It is a little-known secret that Apple scrapped its original layout of its stores a mere week before the Apple store was originally planned to launch. Ron Johnson, SVP of Retail Operations, at the time, told Jobs that “we've organized it like a retail store around products, but if Apple's going to organize around activities like music and movies, well, the store should be organized around music and movies and things you do.” The move led to a delay in the stores’ launch, but that move resulted in the Apple stores we know and love today.  Apple stores are places that encourage customers to explore what Apple products can do for them, rather than simply having product stock available for browsing. Even if you do not own an Apple product, Apple’s stores invite you in to tinker and explore. After all, have you ever seen an empty Apple Store?

4. Your brand is a valuable source of information

Apple’s now departed head of retail, and former Burberry CEO, Angela Ahrendts, took this “experiential” approach to new levels during her tenure. Since 2015, Apple has worked to open redesigned stores and update current ones with “next gen” features. These include boardrooms for entrepreneurs within the community to host meetings, large screens and stages called “forums” for local artists and movie showings, and the launch of Today at Apple.  Today at Apple provides educational programing to demonstrate how to use Apple products for photography, coding, music mixing, and more. Its latest Today at Apple session partners with Madonna to teach the art of music remixing.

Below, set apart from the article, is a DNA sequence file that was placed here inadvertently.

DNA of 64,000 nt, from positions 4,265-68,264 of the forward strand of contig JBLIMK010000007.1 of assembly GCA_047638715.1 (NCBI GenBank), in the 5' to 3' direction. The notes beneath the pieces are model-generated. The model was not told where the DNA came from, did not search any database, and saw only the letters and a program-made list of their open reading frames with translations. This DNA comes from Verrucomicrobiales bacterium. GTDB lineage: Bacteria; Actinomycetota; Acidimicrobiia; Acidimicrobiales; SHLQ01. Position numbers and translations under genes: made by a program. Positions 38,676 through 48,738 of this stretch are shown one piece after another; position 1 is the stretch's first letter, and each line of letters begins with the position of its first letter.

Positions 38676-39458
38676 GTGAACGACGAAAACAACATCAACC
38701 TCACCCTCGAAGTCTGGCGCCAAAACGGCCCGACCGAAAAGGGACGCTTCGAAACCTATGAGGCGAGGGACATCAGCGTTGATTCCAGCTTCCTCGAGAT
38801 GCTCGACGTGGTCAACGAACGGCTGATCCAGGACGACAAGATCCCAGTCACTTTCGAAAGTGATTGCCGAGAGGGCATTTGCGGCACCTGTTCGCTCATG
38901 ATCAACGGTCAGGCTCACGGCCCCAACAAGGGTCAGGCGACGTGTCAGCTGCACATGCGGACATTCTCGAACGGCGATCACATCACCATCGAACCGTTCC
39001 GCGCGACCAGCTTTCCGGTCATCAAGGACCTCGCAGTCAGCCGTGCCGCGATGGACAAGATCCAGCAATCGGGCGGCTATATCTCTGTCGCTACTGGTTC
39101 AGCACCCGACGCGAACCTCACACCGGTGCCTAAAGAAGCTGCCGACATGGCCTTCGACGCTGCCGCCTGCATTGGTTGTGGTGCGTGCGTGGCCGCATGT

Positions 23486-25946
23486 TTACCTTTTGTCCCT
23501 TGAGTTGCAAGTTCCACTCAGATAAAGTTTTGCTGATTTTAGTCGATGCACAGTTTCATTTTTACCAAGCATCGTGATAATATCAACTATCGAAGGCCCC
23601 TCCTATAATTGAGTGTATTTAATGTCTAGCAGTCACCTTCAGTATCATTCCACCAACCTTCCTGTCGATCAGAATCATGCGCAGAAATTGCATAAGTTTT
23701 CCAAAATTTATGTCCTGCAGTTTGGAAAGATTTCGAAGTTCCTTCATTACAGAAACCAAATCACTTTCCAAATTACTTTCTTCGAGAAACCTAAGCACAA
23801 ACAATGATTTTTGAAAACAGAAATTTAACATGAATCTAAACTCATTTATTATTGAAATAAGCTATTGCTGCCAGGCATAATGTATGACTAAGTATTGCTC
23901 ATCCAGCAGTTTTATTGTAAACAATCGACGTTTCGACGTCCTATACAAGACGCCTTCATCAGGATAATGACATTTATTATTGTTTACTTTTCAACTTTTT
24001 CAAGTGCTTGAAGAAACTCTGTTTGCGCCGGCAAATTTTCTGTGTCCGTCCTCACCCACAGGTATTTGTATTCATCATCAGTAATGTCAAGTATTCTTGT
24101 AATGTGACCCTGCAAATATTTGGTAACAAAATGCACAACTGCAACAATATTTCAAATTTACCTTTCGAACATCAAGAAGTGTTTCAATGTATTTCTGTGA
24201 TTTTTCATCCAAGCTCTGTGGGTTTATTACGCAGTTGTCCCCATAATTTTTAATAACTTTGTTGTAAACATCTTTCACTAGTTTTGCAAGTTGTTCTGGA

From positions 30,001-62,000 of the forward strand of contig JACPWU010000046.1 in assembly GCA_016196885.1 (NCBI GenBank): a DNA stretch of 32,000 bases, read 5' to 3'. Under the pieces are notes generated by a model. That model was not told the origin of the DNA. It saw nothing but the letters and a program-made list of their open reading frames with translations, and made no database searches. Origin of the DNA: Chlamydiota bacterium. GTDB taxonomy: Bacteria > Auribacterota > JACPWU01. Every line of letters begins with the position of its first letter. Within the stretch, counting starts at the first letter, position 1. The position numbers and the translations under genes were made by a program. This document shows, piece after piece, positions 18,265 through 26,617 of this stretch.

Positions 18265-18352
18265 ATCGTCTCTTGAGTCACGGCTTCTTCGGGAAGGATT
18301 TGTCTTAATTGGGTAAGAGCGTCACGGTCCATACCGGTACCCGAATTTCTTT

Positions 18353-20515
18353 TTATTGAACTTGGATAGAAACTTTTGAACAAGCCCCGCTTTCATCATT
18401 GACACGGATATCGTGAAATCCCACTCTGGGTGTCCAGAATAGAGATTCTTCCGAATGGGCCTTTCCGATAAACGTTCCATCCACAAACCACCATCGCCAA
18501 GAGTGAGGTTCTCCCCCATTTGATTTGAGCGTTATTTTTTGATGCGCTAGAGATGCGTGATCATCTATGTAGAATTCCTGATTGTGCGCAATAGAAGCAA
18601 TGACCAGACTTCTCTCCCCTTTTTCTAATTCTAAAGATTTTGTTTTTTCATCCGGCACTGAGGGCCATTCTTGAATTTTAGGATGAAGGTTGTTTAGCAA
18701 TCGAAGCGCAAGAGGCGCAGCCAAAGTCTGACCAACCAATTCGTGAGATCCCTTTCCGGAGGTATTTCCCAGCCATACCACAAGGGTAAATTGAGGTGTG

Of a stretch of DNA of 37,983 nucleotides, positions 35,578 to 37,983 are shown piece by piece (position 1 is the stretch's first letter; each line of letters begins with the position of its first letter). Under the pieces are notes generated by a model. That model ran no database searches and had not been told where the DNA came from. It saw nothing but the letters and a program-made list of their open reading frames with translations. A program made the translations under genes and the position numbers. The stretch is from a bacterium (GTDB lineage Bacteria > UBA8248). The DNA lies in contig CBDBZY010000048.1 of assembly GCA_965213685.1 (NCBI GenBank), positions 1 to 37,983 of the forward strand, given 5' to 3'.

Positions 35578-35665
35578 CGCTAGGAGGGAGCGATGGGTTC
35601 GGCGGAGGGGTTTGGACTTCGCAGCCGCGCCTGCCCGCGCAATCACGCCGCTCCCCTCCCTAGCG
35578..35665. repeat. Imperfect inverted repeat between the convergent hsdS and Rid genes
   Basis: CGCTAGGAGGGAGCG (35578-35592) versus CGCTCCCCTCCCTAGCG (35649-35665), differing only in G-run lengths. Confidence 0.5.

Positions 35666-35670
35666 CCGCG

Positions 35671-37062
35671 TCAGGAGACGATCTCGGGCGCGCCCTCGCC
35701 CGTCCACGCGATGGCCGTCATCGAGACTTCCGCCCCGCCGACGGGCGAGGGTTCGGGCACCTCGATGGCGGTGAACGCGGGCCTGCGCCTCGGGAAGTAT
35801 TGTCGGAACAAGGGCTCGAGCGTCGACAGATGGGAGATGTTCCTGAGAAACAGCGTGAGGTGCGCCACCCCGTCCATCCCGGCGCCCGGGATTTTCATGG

Retailers and brands have amazing opportunities to create content that their customers crave. Apple executes this better than anyone with Today at Apple, using information not for marketing purposes, but as a way to arouse curiosity, empower creativity, and draw customers in. Authentic and engaging content that binds the customer to your brand works better than traditional marketing communications.